Tell It Like It Is

Hosted by: Jerome Clay JD & Motecuzoma Patrick Sanchez MPA

Incoming Mexican government denies deal to hold asylum seekers in Mexico

After initial reports that a deal was in the works to hold asylum seekers in Mexico, the incoming government denied such an agreement had been struck.

American and Mexican officials appeared at odds Saturday over the possibility of a deal that could prevent asylum seekers from reaching the United States.

Two Trump administration officials told NBC News that the deal with Mexico’s recently elected government would force asylum seekers to remain in Mexico while U.S. courts process their claims. The officials added that operational and legal details are being worked out, and the deal is still at least few weeks away from going into effect.

But on Saturday afternoon, Jesus Ramirez Cuevas, a spokesman for recently elected Mexican President Andrés Manuel López, denied to NBC News any such agreement and insisted talks of such a deal were premature.

First reported by the Washington Post, the plan is called “Remain in Mexico” and incoming Mexican officials considered it a “short-term solution.”

The plan to keep asylum seekers within Mexican borders would be a change from the current system that allows asylum seekers to remain in the U.S. while their cases are being processed in American courts. Its aim is to deter migrants from coming to the United States.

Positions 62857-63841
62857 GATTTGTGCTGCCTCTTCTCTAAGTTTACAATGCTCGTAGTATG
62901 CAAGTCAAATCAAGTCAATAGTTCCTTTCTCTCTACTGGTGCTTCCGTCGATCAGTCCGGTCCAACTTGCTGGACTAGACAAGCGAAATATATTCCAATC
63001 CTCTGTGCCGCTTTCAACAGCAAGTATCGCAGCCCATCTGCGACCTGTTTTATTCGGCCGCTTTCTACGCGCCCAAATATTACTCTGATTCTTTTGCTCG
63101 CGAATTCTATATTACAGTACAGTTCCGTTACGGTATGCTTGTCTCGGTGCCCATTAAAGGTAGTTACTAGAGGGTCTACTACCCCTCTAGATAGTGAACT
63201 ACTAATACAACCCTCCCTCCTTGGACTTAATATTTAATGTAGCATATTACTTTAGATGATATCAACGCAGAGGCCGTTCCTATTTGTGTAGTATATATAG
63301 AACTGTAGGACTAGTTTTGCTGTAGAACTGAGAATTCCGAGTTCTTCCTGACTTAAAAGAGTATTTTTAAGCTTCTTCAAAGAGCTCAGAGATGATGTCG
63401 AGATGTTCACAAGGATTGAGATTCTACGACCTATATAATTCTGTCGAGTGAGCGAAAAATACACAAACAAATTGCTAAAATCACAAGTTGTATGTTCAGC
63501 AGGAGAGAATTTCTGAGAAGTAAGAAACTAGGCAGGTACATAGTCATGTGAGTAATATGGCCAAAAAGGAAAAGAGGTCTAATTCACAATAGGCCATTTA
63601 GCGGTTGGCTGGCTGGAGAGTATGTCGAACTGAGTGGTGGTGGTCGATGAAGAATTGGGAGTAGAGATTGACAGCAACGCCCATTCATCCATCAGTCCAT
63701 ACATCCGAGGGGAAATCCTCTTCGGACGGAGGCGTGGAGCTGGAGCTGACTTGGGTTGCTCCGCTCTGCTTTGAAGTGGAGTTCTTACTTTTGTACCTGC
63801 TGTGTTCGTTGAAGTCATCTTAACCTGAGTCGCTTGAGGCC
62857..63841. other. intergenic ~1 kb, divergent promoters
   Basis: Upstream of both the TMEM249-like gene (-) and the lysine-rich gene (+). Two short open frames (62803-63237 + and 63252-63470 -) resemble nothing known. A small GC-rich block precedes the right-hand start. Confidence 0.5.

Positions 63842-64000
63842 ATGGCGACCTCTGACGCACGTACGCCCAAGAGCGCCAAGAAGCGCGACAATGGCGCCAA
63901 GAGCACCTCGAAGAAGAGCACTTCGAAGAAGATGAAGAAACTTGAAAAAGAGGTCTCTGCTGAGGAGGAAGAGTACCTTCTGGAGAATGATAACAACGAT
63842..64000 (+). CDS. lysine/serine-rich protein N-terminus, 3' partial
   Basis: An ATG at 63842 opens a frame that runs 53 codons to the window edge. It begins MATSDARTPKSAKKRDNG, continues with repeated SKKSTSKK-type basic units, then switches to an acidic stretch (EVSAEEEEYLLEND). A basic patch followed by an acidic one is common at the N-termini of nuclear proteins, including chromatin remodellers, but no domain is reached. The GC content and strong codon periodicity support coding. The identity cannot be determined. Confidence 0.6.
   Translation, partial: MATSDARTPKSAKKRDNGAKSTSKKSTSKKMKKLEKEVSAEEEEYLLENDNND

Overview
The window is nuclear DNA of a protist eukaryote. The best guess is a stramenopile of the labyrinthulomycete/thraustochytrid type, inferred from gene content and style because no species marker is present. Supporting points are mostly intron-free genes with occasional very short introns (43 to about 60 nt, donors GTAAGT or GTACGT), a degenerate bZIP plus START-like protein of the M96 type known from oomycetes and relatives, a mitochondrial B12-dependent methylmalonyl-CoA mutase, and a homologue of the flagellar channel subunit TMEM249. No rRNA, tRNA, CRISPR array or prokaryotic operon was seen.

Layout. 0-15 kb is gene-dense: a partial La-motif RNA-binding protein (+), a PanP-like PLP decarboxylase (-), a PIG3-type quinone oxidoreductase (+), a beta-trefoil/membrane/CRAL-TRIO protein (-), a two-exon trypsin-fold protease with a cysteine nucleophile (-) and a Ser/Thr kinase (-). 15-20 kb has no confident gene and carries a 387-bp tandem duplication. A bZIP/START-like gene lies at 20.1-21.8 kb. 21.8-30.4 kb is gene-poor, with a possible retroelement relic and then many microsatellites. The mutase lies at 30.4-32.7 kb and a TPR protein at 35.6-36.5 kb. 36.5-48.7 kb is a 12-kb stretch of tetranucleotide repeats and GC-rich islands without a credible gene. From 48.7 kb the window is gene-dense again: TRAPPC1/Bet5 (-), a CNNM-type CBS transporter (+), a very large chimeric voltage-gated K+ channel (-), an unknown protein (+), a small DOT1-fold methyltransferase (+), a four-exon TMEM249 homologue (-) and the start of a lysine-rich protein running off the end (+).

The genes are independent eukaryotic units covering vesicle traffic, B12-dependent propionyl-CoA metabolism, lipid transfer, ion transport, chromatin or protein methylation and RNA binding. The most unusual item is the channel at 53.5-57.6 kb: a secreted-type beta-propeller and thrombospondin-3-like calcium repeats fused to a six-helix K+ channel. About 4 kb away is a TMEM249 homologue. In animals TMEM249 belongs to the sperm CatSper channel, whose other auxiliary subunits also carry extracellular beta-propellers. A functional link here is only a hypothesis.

“The medium- and long-term solution is that people don’t migrate,” Olga Sánchez Cordero, Mexico’s incoming interior secretary, told the Washington Post. “Mexico has open arms and everything, but imagine, one caravan after another after another, that would also be a problem for us.”

In a statement to NBC News later Saturday, Sánchez Cordero denied there was a deal.

“There is no agreement of any kind between the future federal government of Mexico and the United States of America,” she wrote. “The new government will begin its mandate on December 1.”

Sánchez Cordero added that the incoming government would be focused on protecting asylum seekers’ human rights and well being.

“The future government does not consider in its plans that Mexico assumes the status of ‘safe third country’ for the attention of Central American migrants, or of other countries, who are in Mexican territory, or for those who do so in Mexico,” the statement added.

President Trump appeared to address the possible agreement on Twitter Saturday, saying, “Migrants at the Southern Border will not be allowed into the United States until their claims are individually approved in court.”

“We only will allow those who come into our Country legally,” Trump stated. “Other than that our very strong policy is Catch and Detain. No ‘Releasing’ into the U.S.”

The president added that he would shut down the border “if for any reason it becomes necessary.”

A Trump spokesman said Saturday that the administration is looking forward to working with the incoming Mexican president.

“President Trump has developed a strong relationship with the incoming Obrador Administration, and we look forward to working with them on a wide range of issues,” said White House Deputy Press Secretary Hogan Gidley.

Leave a Reply

Your email address will not be published. Required fields are marked *

Skip to toolbar